This satirical treatment of coronavirus as a new type of migrant presents an elegant parody on patronising attitude to refugees, a cry for help in disguise. As a Moscow-born bilingual novelist, broadcaster and short story writer, Zinovy Zinik has been reflecting on the notions of alienation and exile in his prose for many years. His citizenship was revoked by the authorities in 1975 after he was forced to emigrate from the Soviet Union. He has been living and working in London since 1976. Many thanks to ZZ for allowing us to publish this piece.
We should put a stop to the paranoid demonisation of coronavirus orchestrated mainly by white privileged elderly males who imagine they are the prime targets of this so-called “pandemic”. These scaremongers isolate themselves from the virus in their social ghettoes, but none can give a clear definition of the coronavirus’s symptoms, just as nobody can provide a list of the Semitic features defining a Jew without resorting to Nazi stereotypes. Sometimes, the virus’ presence – nay, its very existence – is extremely difficult to detect. In fact, nobody, unless he or she has been tested in hospital, can state with certainty whether he or she had the virus and then recovered, or just had a severe flu attack. False accusations of murder by the virus grow by the day: a person dies of Spanish flu or chicken pox but coronavirus is picked out and blamed for the crime. It has been held responsible for all thinkable and unthinkable illnesses. The elitist malicious nature of the virus is also fake news: it is egalitarian in its choice of abode and ageing progressive liberals are not its only “victims”. The facts demonstrate the inherent multiculturalism of the coronavirus – it affects different races and ethnic minorities differently.
Unquestionably it has upset our established way of life; but in our hearts we all know that the coronavirus is only a new type of refugee seeking a place to settle down away from Chinese totalitarianism and other oppressive regimes. Having been persecuted so cruelly in Communist China, no wonder it chose to seek political asylum in the Western democracies. It has found asylum in our bodies. Indeed, its origin and cultural traditions are alien to us. Its demands on our bodies to be unconditionally accommodating are sometimes arrogant. And yet, a lot can be learnt from the virus: it urges us to improve our shabby standards of hygiene and bedside manners. Pontius Pilate had his own reasons for washing his hands, but the Inquisition identified citizens of Jewish origin in medieval Spain exactly by this habit – the ritualistic washing of hands. The virus prompts us to cover our faces in the same way that our persecuted minority of Muslims has always instructed its women to do. It is time now for men to follow this healthy advice too. Let all of us be niqabbed from now on, males and females, and maintain a safe distance from each other as traditional British pillar boxes always did. We need a foreigner to remind us of our national moral values. The virus urges us to return to solitude and contemplation in the countryside, away from the society of spectacle in our big cities and the cruel pursuit of sex, drugs and rock-and-roll.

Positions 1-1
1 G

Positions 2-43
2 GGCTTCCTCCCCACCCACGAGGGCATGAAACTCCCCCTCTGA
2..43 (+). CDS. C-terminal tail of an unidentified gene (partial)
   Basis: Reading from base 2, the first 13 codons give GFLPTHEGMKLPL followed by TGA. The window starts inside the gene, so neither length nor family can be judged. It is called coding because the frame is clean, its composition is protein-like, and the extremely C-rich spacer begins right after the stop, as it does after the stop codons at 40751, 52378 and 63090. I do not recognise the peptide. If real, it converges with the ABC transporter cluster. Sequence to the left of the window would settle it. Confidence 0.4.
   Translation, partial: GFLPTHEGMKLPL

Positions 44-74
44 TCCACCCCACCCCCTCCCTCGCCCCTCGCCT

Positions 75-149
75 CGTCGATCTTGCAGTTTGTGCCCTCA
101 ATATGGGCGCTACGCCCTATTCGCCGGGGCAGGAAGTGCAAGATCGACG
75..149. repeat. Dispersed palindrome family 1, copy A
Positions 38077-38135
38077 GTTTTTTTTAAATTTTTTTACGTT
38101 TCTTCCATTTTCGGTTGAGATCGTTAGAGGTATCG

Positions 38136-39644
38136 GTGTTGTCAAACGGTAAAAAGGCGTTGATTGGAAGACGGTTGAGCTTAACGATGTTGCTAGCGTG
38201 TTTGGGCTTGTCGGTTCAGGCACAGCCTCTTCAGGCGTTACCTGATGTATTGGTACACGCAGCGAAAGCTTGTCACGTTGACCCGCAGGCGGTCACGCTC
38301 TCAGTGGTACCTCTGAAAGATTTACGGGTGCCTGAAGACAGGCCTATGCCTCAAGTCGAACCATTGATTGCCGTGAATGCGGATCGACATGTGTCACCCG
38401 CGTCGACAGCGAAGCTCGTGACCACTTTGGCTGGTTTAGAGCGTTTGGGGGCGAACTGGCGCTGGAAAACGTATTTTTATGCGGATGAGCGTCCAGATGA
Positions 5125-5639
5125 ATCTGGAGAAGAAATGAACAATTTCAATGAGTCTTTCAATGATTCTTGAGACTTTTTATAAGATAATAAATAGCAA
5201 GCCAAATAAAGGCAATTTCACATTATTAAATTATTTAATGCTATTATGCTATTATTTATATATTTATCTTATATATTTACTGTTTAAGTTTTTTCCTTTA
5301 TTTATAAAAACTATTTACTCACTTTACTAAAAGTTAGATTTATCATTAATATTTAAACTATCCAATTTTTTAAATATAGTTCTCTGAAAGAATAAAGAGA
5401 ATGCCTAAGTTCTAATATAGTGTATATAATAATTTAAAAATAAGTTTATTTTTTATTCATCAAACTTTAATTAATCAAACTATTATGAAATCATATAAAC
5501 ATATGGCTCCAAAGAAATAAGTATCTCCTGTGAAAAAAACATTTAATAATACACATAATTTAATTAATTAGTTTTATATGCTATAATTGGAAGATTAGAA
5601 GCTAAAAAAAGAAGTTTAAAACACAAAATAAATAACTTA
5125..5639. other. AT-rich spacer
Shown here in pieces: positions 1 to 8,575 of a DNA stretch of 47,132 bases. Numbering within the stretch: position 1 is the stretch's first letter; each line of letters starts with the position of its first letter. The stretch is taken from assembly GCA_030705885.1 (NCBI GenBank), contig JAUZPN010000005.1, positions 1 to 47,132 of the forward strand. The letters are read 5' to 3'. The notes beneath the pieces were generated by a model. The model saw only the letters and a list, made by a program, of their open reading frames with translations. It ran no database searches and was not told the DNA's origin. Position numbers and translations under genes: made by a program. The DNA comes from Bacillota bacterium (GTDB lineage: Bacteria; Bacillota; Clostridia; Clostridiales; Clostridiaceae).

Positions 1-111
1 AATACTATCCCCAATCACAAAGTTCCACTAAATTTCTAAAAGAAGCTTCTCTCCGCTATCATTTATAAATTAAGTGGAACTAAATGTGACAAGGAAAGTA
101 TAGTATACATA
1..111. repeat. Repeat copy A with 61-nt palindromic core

Indeed, the virus attempts a degree of restructuring of our bodily functions, which leads in some cases to serious trouble. It changes some parts of its new dwelling like a new lodger moving furniture around in a rented property to fit his sense of home. If the landlord resists these changes, or if our bodies overreact with unreasonable aggressiveness and intolerance towards the virus, it can indeed have deadly consequences. There is nothing unusual or perverse in this overreaction of the oppressed towards the oppressor. We have witnessed similar responses from every new wave of migrants and refugees reaching our shores. Can’t we dig a bit deeper to understand the ways in which coronavirus sometimes turns out to be so lethal to us? We learned the lesson in past about the sinister role played by British imperialism in forging worldwide terrorist movements from Ireland to Palestine. We once embraced Soviet mass murderers as the defenders of the poor, as it were. By the end of the last decade we had run out of persecuted minorities on our worldwide list of victims. The virus has been timely and propitious in filling the gap.
Perhaps we should start accommodating the virus without any preconceived prejudices. Our liberal traditions of tolerance and kindness to strangers instruct us to treat coronavirus on an equal footing with other asylum seekers, to grant it equal rights and embrace it as one of us in a modern world riven by the evil legacy of global capitalism. We should welcome the emergence of coronavirus as a rejuvenating force for humanity and worldwide socialist aspirations. Coronavirus is the arch-refugee whose contagious nature can trigger either worldwide revolutionary violence or a worldwide renaissance. Let’s hope for the latter.
© Zinovy Zinik, 2020